Thus, in our work we are focused on the engineers who design and manage the development of products and services for their customers. Our focus is on the ways in which the engineers construct their customer’s desires and needs (in engineering terms ‘requirements’) within the confines of their own organizational and professional culture. Our deliverable is a methodology for the effective creation of designed products and services for their customer; in particular, different ways for engineers to work and organize their projects in that creation process. In addition to our own fieldwork, we are also engaged in a long-term project to train an ethnographic eye into the practice of software engineering and project organization as practiced in the particular organization we are studying. This approach has methodological overlap with user centered design methodologies like Contextual Design (Beyer and Holtzblat, 1998; see also Wixon and Ramsey’s edited collection on field methods for software design, 1996). Our task is therefore not one of addressing the system building processes directly, but rather in tackling the relationships with customer, issues in project coordination and leadership, and the sharing of practical knowledge across their entire software business about how to achieve success in these matters.


Figure 1 gives an outline of our team structure and reporting chains, and thus the social spheres in which people on the team operate; for the purposes of this paper we will call our partner company in this project Acme.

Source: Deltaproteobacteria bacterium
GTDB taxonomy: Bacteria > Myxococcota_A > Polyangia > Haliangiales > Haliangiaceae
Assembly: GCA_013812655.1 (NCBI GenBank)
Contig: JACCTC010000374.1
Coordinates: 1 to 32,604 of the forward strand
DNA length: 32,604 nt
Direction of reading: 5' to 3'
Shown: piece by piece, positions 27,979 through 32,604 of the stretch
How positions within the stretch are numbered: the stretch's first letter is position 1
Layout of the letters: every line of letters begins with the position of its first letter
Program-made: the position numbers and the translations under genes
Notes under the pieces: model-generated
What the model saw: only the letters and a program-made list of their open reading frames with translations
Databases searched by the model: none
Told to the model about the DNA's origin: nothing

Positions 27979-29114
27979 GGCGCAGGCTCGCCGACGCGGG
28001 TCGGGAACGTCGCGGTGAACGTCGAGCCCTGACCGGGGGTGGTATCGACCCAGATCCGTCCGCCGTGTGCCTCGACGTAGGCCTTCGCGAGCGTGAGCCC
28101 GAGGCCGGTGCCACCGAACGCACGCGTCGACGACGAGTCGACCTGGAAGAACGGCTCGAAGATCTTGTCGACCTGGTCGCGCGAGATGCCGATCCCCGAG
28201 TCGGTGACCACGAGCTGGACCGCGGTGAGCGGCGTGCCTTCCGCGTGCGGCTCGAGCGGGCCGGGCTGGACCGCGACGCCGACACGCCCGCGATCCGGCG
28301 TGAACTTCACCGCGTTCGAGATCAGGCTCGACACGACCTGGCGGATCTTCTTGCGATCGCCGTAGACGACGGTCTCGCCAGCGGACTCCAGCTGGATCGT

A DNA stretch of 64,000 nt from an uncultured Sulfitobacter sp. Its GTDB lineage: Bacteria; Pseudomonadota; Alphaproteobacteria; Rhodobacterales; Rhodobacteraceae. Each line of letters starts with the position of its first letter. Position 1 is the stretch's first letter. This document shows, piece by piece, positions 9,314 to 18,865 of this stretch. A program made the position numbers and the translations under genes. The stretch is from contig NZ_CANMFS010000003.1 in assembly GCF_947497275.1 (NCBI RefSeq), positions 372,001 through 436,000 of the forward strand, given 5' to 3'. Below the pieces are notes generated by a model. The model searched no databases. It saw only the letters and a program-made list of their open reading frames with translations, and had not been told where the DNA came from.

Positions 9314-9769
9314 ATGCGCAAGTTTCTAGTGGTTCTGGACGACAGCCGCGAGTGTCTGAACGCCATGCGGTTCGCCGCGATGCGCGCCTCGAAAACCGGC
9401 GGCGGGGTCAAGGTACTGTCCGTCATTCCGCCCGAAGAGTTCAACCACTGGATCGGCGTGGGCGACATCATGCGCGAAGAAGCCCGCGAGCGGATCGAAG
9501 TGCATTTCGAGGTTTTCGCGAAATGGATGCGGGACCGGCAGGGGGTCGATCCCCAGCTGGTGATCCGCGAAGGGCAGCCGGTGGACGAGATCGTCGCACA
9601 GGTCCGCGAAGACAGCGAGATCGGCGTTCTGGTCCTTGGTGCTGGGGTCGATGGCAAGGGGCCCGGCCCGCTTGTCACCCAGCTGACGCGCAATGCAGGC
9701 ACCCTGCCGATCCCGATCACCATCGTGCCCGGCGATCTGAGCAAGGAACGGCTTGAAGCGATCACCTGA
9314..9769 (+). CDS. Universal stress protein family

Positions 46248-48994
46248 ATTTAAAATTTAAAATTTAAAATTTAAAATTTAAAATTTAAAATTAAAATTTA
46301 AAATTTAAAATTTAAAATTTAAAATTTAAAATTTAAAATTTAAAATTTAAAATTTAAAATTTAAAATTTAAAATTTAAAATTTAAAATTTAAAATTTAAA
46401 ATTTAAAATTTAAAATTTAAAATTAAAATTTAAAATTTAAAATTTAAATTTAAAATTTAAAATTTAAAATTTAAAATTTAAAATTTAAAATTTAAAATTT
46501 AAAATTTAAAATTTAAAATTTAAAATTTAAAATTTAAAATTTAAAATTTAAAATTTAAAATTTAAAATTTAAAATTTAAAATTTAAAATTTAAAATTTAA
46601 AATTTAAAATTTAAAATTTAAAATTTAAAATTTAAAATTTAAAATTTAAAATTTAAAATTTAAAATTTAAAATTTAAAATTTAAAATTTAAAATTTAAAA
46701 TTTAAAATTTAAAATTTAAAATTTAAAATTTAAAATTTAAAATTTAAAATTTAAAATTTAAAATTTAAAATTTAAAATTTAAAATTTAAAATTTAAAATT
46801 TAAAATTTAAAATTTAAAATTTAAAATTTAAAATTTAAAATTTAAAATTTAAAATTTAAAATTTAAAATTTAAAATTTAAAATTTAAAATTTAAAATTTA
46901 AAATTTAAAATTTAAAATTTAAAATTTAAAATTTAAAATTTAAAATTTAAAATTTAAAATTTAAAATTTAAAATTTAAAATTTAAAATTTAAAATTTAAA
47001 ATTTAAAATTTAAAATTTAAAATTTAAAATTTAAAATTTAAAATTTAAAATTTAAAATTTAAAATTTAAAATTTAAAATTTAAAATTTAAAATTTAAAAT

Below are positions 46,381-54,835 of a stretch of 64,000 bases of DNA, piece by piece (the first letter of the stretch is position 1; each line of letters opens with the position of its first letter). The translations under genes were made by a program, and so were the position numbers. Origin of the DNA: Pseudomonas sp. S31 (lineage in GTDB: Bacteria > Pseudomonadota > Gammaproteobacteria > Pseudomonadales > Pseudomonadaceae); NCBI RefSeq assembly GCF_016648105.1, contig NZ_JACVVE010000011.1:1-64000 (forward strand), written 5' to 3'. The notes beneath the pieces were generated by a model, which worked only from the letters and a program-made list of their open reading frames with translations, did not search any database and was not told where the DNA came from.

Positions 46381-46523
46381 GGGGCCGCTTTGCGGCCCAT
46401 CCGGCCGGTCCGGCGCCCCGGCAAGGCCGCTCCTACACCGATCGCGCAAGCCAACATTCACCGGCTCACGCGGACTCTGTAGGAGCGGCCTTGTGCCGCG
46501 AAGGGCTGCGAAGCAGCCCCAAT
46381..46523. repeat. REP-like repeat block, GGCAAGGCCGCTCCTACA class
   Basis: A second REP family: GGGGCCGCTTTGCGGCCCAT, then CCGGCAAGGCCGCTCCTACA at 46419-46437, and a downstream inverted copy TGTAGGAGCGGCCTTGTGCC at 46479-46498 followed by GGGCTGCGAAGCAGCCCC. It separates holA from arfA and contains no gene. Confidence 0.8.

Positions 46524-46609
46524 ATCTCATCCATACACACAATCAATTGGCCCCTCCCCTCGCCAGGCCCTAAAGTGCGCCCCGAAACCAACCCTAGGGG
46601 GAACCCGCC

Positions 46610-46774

Figure 1 Stakeholders and group membership for the PARC/ACME fieldwork project

On the left are Acme and Acme’s customer. Communications occur between Acme management and Acme workers through multiple means, including management meetings and emails. Acme sales and software engineering staff are the main point of contact between Acme management and Acme’s customers, although alliances at management level between companies is also common. On the right, is our research group, and beyond that the research communities to which the researchers belong. The main point of interest for this paper is the Fieldwork Project, shown in the centre of Figure 1. The fieldwork team is made up of researchers from our organization with varied backgrounds (but all of whom have experience in field work studies), and seconded Acme employees who are trained software engineers. The intention is that these seconded Acme workers will be trained in ethnographic methods and will then disseminate the methods throughout the organization.